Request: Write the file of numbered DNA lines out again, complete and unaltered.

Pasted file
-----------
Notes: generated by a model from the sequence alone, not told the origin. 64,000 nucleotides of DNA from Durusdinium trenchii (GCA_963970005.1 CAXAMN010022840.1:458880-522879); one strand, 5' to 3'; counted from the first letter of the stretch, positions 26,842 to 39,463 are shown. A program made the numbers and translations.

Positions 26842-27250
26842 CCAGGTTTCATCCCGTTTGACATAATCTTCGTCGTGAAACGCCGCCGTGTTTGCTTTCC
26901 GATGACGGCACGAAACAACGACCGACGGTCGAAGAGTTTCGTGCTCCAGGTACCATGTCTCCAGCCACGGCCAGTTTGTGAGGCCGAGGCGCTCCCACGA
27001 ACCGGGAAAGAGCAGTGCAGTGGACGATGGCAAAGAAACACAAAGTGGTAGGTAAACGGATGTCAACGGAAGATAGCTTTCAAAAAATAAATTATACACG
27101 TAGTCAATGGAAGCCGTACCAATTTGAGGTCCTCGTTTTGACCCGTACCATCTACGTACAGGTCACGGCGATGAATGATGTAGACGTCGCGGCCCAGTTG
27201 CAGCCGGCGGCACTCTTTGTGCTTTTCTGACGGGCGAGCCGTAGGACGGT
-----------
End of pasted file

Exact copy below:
Notes: generated by a model from the sequence alone, not told the origin. 64,000 nucleotides of DNA from Durusdinium trenchii (GCA_963970005.1 CAXAMN010022840.1:458880-522879); one strand, 5' to 3'; counted from the first letter of the stretch, positions 26,842 to 39,463 are shown. A program made the numbers and translations.

Positions 26842-27250
26842 CCAGGTTTCATCCCGTTTGACATAATCTTCGTCGTGAAACGCCGCCGTGTTTGCTTTCC
26901 GATGACGGCACGAAACAACGACCGACGGTCGAAGAGTTTCGTGCTCCAGGTACCATGTCTCCAGCCACGGCCAGTTTGTGAGGCCGAGGCGCTCCCACGA
27001 ACCGGGAAAGAGCAGTGCAGTGGACGATGGCAAAGAAACACAAAGTGGTAGGTAAACGGATGTCAACGGAAGATAGCTTTCAAAAAATAAATTATACACG
27101 TAGTCAATGGAAGCCGTACCAATTTGAGGTCCTCGTTTTGACCCGTACCATCTACGTACAGGTCACGGCGATGAATGATGTAGACGTCGCGGCCCAGTTG
27201 CAGCCGGCGGCACTCTTTGTGCTTTTCTGACGGGCGAGCCGTAGGACGGT